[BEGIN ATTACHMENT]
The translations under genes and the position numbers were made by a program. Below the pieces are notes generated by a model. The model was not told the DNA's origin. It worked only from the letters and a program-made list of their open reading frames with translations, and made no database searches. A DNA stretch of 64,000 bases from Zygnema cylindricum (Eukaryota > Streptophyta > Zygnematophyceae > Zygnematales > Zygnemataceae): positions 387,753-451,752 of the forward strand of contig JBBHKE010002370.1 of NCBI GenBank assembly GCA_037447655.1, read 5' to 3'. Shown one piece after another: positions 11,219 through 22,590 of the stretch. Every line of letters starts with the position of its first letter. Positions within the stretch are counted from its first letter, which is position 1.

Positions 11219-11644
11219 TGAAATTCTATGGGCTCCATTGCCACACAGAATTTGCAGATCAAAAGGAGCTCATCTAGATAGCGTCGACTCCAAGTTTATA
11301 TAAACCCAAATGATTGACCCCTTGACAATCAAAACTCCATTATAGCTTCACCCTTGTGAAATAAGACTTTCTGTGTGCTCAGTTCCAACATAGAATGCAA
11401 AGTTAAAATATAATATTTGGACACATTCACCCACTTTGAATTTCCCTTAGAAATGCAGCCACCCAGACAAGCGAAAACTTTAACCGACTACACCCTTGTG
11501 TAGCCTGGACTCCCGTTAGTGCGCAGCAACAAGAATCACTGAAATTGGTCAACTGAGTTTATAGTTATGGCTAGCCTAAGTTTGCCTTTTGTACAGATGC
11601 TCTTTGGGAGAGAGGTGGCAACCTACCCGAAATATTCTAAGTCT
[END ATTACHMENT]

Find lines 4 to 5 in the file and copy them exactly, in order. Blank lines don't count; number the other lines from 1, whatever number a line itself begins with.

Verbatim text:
11301 TAAACCCAAATGATTGACCCCTTGACAATCAAAACTCCATTATAGCTTCACCCTTGTGAAATAAGACTTTCTGTGTGCTCAGTTCCAACATAGAATGCAA
11401 AGTTAAAATATAATATTTGGACACATTCACCCACTTTGAATTTCCCTTAGAAATGCAGCCACCCAGACAAGCGAAAACTTTAACCGACTACACCCTTGTG